Cool concrete rectangles defined my first visual impression of Oakwood Village Library. The building’s calming interior colours, especially the mottled blue and grey accent walls, were a balm to thirsty eyes.
Even though Oakwood Village’s straight lines and concrete stairs reminded me of a university library, the lively clientele prevented academic dust from accumulating. For example, a joyfully chaotic face-painting event had just broken up when I turned up to see the library for the first time.
Phalanxes of strollers streamed toward the exit, only slowed by a few recalcitrant toddlers in the collector lane. Wide aisles kept the traffic flowing peacefully.
On the east side of the room, an expanse of carpeted floor awaited the next storytelling audience. This open area’s only decorations were three art pieces by Barbara Reid. My favourite one depicted a father and daughter in a supermarket. I loved how Reid was able to make the plasticine glow with textile warmth.
The upper floor also had a very roomy east side, although it appeared slightly less spacious because of the armchairs for newspaper-browsers. Actually, the second floor was almost exactly the same size and shape as the main level, except for a narrow open space on its north side. I looked down the gap as I leaned against the ledge, catching a glimpse of artistic activity below.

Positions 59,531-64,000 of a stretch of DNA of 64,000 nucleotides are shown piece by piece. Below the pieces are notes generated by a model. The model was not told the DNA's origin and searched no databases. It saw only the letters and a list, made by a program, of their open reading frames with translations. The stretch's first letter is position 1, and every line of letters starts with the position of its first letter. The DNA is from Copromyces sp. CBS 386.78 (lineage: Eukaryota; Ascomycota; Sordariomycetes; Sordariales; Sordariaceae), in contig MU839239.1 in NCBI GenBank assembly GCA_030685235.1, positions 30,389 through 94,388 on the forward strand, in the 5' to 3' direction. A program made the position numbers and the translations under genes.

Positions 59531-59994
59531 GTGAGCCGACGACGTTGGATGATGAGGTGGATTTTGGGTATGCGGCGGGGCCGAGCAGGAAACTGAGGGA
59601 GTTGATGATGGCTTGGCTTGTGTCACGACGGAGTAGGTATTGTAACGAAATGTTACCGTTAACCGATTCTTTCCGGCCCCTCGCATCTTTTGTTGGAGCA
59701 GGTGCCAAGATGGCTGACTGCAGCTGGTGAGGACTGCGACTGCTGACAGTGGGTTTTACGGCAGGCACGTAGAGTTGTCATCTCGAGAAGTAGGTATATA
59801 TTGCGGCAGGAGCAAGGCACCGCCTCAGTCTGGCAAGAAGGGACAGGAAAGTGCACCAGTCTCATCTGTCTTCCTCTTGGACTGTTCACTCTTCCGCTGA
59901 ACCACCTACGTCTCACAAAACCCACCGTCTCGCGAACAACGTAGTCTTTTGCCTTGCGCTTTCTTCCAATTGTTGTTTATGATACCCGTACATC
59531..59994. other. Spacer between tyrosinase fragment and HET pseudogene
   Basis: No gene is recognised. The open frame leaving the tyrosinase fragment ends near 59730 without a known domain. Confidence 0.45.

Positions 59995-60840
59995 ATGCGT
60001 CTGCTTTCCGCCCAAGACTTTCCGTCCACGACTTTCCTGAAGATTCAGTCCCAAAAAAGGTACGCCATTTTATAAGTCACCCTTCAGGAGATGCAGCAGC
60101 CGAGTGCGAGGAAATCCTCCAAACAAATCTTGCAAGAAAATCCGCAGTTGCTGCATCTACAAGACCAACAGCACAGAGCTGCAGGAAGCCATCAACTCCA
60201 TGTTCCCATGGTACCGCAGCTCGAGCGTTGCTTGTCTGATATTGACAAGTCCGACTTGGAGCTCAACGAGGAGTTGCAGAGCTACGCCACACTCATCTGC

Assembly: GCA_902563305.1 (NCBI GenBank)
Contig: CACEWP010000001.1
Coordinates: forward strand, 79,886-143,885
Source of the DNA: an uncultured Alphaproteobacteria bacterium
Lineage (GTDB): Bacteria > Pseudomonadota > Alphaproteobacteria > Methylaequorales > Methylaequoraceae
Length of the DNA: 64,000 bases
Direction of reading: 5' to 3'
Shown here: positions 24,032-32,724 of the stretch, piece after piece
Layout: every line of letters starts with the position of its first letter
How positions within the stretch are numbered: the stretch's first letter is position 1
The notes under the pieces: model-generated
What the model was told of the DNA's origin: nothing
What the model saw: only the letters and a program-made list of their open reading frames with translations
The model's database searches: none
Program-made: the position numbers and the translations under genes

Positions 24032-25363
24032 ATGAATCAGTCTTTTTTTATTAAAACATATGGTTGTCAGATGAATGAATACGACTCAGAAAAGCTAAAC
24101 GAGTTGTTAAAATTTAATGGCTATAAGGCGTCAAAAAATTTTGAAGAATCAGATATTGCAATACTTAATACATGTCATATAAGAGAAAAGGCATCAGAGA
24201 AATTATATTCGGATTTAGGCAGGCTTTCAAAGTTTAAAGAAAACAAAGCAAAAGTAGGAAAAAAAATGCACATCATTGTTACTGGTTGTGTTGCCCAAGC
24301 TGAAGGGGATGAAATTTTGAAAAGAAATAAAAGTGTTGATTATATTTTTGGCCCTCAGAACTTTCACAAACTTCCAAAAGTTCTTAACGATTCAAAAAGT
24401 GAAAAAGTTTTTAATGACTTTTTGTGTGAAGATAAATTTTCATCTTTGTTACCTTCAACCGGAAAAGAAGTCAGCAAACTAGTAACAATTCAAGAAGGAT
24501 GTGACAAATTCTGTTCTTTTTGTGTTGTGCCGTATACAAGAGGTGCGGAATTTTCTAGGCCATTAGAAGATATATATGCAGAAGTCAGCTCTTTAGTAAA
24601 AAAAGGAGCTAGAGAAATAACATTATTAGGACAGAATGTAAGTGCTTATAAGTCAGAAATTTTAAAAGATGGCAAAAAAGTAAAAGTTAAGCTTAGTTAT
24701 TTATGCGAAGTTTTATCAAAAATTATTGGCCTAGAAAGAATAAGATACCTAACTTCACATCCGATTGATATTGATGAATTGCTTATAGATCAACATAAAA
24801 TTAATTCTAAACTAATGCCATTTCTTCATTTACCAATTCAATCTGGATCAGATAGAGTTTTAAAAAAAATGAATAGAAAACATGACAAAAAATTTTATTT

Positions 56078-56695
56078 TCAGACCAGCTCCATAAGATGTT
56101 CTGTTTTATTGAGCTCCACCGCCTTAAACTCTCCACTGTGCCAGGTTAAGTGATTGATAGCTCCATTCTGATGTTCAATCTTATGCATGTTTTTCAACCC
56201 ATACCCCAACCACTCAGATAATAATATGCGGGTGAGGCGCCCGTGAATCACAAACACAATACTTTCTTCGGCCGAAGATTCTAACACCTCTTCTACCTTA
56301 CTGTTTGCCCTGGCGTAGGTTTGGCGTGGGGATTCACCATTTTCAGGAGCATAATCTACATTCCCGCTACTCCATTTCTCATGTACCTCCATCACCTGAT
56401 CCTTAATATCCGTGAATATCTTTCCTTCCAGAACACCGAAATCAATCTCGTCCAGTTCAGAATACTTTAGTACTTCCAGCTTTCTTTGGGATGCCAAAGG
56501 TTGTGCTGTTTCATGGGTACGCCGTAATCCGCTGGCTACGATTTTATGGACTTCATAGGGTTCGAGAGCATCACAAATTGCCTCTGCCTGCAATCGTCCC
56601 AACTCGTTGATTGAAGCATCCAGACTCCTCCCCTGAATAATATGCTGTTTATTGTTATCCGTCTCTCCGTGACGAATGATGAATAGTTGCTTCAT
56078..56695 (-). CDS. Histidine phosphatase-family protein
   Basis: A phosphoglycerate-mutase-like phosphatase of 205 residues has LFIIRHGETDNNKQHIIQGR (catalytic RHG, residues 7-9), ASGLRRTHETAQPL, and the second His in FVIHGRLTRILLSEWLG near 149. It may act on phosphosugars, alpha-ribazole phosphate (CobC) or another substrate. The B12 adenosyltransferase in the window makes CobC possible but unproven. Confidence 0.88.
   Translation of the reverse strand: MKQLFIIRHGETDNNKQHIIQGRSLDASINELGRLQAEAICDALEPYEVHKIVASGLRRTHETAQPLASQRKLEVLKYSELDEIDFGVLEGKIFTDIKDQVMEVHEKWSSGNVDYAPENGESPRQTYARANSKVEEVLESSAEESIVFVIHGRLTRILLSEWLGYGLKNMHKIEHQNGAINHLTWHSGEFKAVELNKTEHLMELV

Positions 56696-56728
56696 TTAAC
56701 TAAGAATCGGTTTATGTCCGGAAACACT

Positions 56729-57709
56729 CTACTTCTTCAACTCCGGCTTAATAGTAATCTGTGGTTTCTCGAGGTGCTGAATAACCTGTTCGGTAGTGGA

Near the ledge were a couple of wide black chairs whose high backs contained large uniform holes. These leather chairs furnished the Teen Section, so it wasn’t surprising that I saw two actual teens interacting in them. One kid remained seated while a friend pretended to punch his head through the holes. Clearly, this was not a love-seat.
I moved away from the edifying scene to gaze at shelves filled with books in French, Tagalog, and Italian (Spanish and Portuguese were no longer available at this branch in 2013).
With only one floor left to visit, I trotted down to the basement to see the theatre. However, the door was locked, so I returned to the main level and studied a giant paper snowflake and authentic snow creating patterns on the skylights near the north wall.
In response to the snow, knitted blankets and scarves provided the perfect warming backdrop to a display of new books on the ground level. Fortified by the cozy textiles, I left Oakwood Village full of gratitude for this literary sanctuary filled with hospitable light.